Oy! Regulation time runs out, the dread 0-0 game, damn.


Slow motion outrage.

Spain! Save! Holland counters, corner! No!

Gestapo ref, bald headed, belligerent.

"Van Persie surrounded by Spainards."

Why take out David Villa?

GOAL!!!!!!!!  "Looks like no Dutch Delights!" Spain classically scores way late in extra time, incredible.

"The Never Never lands for the Netherlands."

And it ends .... It's over. Spain finally wins ... and Holland loses for the 3rd time.

Lemonstar to the World

All over the planet people are gathering around television sets, gathering with friends and strangers, with plates of food and bottles of beer and billowy spliffs, they're gathering on beaches, in mountain valleys, in hot noisy city neighborhoods, in nowheresville, in somewheresville, in refugee tents, campgrounds, chateaus, dachas, grass shacks, and office park cafeterias and condominium villages.

In Lemonstar summer pours on unabated, uninterrupted by the responsibility of adulthood, unchallenged by the More Important, it is July, the backyard long grass is cool, damp from hosing down, bees tap nectar from clover blossoms, the finches ply the bird feeder in bunches, happy with their blunt beaks and sunflower seeds. Puffy cumulus float overhead and intermittently pass across the sun in its bright blue sky, the garden hums in photosynthesizing eagerness, butterflies jaunt about the sultry air.

Holland vs Spain, the great 4 year struggle culminates today in South Africa. Tonight, one nation will celebrate with shouts of triumph while the other will wrest lamentation from otherwise glory.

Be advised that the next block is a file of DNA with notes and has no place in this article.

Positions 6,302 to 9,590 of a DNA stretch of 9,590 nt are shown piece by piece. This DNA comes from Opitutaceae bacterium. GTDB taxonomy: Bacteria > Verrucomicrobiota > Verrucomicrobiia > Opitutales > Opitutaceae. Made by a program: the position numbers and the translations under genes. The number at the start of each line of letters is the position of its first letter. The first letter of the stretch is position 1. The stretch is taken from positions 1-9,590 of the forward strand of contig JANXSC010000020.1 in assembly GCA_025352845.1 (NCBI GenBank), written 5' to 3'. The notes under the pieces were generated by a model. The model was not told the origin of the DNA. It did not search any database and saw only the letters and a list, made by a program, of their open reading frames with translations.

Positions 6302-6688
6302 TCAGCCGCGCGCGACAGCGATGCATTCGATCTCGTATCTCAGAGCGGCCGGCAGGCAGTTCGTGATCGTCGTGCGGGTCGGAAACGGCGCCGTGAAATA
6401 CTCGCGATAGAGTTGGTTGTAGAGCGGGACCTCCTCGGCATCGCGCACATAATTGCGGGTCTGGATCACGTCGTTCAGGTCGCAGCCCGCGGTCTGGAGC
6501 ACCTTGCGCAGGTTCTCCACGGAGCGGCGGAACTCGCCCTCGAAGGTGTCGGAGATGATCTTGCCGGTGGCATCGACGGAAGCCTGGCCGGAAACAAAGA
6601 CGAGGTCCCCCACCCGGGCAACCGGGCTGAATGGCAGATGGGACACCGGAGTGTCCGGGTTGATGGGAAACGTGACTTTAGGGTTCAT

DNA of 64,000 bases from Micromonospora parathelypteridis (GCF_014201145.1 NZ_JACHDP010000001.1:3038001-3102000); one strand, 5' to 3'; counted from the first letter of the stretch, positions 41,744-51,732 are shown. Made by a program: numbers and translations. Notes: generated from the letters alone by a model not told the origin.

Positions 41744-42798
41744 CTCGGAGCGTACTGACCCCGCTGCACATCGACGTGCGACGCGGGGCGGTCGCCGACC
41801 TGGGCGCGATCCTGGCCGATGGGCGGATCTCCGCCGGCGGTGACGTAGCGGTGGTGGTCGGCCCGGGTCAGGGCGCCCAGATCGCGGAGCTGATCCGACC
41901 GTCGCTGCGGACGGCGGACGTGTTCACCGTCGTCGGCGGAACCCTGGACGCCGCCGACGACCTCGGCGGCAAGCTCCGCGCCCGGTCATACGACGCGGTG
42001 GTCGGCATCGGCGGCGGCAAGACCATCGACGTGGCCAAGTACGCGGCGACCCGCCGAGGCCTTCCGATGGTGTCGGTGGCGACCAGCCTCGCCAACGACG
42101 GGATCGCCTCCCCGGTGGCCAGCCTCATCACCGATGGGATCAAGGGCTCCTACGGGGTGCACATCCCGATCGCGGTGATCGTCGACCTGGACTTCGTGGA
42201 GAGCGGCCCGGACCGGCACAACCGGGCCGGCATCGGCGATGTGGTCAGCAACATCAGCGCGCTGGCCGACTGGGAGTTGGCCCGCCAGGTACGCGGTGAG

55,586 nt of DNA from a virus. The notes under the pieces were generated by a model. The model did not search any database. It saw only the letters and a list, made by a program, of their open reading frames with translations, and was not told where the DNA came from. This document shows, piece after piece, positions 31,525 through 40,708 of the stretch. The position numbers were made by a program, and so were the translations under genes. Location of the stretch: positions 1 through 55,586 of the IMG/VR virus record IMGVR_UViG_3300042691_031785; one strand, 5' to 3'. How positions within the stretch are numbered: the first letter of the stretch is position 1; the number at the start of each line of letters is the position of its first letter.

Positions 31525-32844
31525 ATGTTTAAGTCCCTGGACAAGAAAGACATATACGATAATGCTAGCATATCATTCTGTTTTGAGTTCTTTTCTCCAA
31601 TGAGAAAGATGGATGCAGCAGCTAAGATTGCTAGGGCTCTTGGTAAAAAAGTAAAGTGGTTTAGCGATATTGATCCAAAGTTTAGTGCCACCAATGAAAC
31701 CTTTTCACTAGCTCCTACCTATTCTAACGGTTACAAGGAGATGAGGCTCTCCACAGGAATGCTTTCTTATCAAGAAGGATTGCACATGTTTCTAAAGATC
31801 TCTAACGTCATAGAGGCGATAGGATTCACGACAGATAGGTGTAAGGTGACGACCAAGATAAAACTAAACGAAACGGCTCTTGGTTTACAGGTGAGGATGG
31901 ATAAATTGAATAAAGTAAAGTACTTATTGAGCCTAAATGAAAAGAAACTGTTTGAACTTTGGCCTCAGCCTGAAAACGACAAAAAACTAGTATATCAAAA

More even than the Tour de France, the World Cup unites disparate people, unifies a fractious and amorphous collection of humanity into one vortex and focal point - a football pitch, 22 men running around in funny outfits taking themselves too seriously, a stadium of 84,000 vuvuzela-blowing football fanatics, the cacophony of possibility and hope.

Ah Lorca, Picasso, Van Gogh, Rembrandt, Cervantes ... art from the low country and the Spanish plateau.

Voortrekkers and Don Quixote

Die Groot Trek

Cold beer in the dusty veldt. Veld, prairie, outback, pampas. The hinterlands. The place where the world breathes hot breaths of wind and sun.

Spain or the Netherlands. The bulls run in Pamplona, Hemingway's rash bravura emanates yet. Wine squeeze the bota, hoist the porrón, sluice nectar of plenty for the planetary ball game. Holland canal meander on bikes, windmill stereotypes, herring galore.

But who will win the World Cup?

Tuesday, July 6, 2010

Observations Live, Holland vs Uruguay, 2nd Half

Darke, describing a Ducth player, declares he's "...a small little terrier of a mid fielder."

It's anybody's game early 2nd half. "Looking for the little flick-on ... but nothing comes of it."

The Ski Bum needs just one goal to be tied with Spain's David Villa in the Golden Boot competition. That's a hellluva prize, eh? "The Golden Boot" Let's see, if other occupations and pastimes gave out prizes, you could award the Golden Fork to a restaurant-goer, the Golden Skillet to a chef, the Golden Plunger to a plumber, the Golden Spliff to a reggae star. And so on.

Uruguay hasn't reached the quarter finals in 40 years, since 1970. "Forlan a flick-on!"